Good work: the Taylor review of modern working practices
A long-awaited report into how employment practices need to change in order to keep pace with modern business models has been published.
‘Good work: the Taylor review of modern working practices’ looked at a number of key areas including the use of zero-hours contracts, bogus self-employment, pay, job security and workers’ rights.
It was commissioned by Prime Minister Theresa May last year and undertaken by Matthew Taylor, a former advisor to Tony Blair.
The review makes a series of recommendations around the gig economy - where the labour market is characterised by short-term contracts or freelance work.
It recommends a new category of “dependent contractor” which lies between full-time employed and self employed status and says traditional classifications are no longer adequate in reflecting current business models.
There are also recommendations to make it easier for gig workers to gain benefits such as sick pay and holiday pay.
Plus, it is recommended that agency workers and those on zero hours contracts gain the “right to request” a more formal working relationship after a 12-month period.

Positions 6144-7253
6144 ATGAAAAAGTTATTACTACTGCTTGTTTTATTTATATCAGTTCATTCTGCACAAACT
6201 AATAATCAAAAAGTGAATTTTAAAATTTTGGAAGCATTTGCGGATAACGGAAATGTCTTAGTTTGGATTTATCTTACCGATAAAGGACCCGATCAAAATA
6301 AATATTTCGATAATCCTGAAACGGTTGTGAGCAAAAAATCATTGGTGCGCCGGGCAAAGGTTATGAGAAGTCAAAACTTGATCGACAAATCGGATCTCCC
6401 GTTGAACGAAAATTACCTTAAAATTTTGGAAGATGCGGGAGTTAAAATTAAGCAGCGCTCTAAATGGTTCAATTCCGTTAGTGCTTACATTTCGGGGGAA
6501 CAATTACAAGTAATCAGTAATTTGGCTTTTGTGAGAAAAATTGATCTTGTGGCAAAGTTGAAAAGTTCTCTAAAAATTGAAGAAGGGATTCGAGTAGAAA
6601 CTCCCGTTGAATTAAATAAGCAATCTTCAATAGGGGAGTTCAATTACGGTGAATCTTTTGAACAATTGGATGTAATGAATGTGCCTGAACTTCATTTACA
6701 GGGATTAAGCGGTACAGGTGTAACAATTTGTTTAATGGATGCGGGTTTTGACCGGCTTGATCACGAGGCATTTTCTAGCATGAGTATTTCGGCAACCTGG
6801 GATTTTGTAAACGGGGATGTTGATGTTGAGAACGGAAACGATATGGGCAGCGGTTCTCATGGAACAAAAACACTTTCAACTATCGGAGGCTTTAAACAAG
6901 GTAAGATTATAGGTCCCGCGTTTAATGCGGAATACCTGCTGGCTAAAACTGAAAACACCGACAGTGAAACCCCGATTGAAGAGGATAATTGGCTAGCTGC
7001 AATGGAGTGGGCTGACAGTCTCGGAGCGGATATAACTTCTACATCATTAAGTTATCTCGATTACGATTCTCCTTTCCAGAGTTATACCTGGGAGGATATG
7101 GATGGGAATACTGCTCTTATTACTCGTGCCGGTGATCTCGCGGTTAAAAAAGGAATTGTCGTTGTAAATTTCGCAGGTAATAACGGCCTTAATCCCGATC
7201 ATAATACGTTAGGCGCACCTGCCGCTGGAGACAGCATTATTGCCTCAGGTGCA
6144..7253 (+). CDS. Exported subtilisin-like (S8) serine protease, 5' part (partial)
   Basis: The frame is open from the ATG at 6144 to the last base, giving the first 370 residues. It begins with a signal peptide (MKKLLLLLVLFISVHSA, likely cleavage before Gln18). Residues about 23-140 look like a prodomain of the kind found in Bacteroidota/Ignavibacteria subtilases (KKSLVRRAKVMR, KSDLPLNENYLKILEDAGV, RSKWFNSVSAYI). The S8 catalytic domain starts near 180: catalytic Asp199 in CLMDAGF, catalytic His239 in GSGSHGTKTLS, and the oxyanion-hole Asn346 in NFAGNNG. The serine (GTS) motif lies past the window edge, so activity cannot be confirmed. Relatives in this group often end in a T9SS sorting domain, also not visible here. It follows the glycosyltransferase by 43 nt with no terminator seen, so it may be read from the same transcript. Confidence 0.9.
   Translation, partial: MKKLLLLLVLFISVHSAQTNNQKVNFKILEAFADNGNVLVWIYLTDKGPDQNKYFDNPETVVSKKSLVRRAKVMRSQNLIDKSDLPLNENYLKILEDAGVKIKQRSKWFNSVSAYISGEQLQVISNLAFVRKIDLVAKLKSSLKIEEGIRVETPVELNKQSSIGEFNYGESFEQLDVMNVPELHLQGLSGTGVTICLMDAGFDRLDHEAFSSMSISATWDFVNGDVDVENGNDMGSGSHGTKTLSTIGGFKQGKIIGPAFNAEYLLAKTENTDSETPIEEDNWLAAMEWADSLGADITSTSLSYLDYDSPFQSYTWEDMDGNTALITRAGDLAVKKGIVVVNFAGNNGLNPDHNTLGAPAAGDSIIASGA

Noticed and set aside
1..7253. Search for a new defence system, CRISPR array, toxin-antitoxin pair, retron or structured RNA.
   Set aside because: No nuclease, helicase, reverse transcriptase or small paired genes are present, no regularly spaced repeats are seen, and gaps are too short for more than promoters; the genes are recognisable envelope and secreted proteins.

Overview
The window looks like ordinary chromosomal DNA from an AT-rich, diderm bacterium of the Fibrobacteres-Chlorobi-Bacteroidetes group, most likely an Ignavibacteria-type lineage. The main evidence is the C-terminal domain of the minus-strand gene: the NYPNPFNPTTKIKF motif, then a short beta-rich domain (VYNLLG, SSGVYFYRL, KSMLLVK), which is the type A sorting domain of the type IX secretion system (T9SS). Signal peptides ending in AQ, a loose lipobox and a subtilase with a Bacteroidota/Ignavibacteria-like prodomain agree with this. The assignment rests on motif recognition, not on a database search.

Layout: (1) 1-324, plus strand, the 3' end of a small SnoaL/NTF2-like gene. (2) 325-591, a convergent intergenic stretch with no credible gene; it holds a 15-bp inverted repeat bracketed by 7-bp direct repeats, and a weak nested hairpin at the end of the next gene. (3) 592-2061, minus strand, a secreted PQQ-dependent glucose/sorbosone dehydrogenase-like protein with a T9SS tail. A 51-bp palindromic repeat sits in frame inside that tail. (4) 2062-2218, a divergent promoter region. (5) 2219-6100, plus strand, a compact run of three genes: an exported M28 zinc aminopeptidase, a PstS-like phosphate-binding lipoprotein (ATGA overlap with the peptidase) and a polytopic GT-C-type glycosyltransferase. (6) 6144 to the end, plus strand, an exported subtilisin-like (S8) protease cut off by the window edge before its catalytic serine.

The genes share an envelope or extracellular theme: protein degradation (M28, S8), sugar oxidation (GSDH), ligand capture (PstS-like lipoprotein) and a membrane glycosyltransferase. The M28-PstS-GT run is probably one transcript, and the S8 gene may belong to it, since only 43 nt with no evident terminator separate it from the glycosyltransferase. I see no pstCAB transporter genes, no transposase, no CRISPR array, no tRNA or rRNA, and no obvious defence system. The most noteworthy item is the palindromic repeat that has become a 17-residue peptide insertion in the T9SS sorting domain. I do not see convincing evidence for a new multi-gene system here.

Below are the authors’ Seven steps towards fair and decent work with realistic scope for development and fulfilment.
All forms of work to be treated equally – in terms of tax, rights, and regulation.
Recognition of the value of platform working for those who need it but “dependent contractors” should be treated fairly, with flexibility required of employers as well as workers.
The law encourage employers to behave properly and for all workers to know and exercise their rights.
The best way to achieve better work is not national regulation but responsible corporate governance, good management and strong employment relations within the organisation.
Everyone should feel they have “realistically attainable ways to strengthen their future work prospects”.
A “more proactive approach to workplace health” should be adopted across the UK.
The National Living Wage is “a powerful tool to raise the financial baseline of low-paid workers” which should be backed by strategies engaging employers, employees and stakeholders to ensure that people are not stuck at the minimum rate.
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